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The progressive aging of the American population is challenging the surgical and medical communities with an expanding group of patients who will require surgical interventions much later in life. In coming years, our health care system will continue to be stressed by the need to provide surgical care that not only prolongs life but also promotes the greatest level of functional independence for older patients, without an excessive risk of complications. Among the most frequently performed surgical procedures in this age group are hip repairs, cataract extractions, coronary artery bypass grafting, cholecystectomies, and hernia repairs.

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When factors influencing postoperative complications are examined, chronologic age remains an independent risk for adverse surgical outcomes. Advancing age is a marker for significant medical comorbidities that can complicate surgical procedures. The age-associated reduction in the capacity to adapt to stress, a progression in functional frailty, and the number of comorbid illnesses are better predictors than age alone for doing poorly with the rigors of surgery. In addition to increasing operative risk, these factors also prolong recovery times, promote postoperative functional declines, and increase the need for rehabilitation, nursing, and home care support after surgery. Therefore, a comprehensive review of each patient's medical, social, cognitive, and functional status is paramount. Whenever possible, the preoperative clinical assessment should include a discussion with the primary-care physician. The primary-care physician typically has the greatest experience with the patient and is often able to provide useful insights, such as history of developing delirium during hospitalizations, which prove useful in guiding the older patient through surgery. The availability of high-quality geriatric medical care is also essential. A lack of communication between the surgical and the medical providers is a frequent reason why important clinical issues are overlooked, concerns that may have an adverse impact on the older patient's perioperative care. Formal “comanagement” approaches have emerged, which involve both medical and surgical specialists in the perioperative period and appear to improve overall quality of care, including decreased length of stay. The critical nature of the transition between in- and outpatient and subacute care has been recognized as an important area for quality improvement at many institutions.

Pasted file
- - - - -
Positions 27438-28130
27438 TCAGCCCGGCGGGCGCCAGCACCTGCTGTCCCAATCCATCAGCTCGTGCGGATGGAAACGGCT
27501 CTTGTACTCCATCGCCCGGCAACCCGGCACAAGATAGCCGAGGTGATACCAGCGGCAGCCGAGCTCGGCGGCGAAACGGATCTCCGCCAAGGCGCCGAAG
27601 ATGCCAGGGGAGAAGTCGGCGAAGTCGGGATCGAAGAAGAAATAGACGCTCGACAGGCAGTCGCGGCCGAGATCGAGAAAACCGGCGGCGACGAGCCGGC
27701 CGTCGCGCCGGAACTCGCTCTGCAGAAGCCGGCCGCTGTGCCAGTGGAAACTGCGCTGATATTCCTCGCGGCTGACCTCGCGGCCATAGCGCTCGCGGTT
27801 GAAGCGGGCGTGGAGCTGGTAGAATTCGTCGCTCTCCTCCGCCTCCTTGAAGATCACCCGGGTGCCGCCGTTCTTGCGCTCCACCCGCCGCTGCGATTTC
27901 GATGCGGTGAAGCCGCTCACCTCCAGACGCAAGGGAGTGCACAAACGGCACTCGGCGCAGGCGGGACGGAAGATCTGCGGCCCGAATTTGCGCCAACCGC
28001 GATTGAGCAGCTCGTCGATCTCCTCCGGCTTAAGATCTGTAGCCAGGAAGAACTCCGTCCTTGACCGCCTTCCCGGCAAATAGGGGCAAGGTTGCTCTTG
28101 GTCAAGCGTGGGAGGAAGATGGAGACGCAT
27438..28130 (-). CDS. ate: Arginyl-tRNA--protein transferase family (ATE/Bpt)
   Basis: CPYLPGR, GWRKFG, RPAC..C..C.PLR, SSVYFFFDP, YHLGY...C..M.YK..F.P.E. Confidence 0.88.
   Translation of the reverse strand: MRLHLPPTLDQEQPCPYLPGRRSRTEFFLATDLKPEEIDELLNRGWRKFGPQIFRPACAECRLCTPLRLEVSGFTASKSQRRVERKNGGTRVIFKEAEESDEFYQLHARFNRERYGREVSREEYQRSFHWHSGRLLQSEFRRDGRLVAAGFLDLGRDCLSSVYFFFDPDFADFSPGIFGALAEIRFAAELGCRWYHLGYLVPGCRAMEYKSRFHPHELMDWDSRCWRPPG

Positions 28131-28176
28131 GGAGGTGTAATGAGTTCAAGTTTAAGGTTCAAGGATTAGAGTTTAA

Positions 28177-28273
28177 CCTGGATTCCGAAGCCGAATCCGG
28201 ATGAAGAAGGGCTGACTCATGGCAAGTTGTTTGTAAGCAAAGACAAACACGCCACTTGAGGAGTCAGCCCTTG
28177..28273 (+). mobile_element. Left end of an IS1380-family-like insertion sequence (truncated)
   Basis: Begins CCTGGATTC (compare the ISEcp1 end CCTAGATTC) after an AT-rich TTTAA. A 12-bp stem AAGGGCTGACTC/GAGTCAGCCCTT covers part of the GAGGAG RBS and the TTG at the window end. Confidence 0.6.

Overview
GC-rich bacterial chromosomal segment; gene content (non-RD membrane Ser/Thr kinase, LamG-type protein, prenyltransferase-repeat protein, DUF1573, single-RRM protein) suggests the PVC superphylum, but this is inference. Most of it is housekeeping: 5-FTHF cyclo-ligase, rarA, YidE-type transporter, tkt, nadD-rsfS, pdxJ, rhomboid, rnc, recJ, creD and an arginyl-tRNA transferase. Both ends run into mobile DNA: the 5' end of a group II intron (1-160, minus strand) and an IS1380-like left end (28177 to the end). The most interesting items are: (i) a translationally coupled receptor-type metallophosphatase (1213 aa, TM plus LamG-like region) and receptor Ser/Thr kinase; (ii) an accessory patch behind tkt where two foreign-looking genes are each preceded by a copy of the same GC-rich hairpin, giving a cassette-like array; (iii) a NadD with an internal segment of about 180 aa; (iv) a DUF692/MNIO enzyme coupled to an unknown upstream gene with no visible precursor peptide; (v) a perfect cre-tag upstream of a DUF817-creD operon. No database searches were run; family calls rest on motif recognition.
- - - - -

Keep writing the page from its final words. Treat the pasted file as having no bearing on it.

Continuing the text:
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Because the medical and surgical managements of older patients often overlap, a comprehensive review of the medical and surgical goals and any ethical implications should be routinely completed. The primary goal of surgery is to maximize the life span of these patients in a manner that ensures dignity, self-esteem, and independent function; limits suffering and pain; and occasionally palliates adverse clinical symptoms. To accomplish these goals, an ongoing dialogue between medical and surgical providers is essential.

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The effect of age on risk of surgery is reviewed in Chapter 37. An effort to identify reversible factors associated with perioperative morbidity in geriatric surgical patients is critical to improving surgical outcomes (Table 35-1). In patients older than 80 years, the most prevalent operative risk factors are a history of hypertension, coronary artery ...

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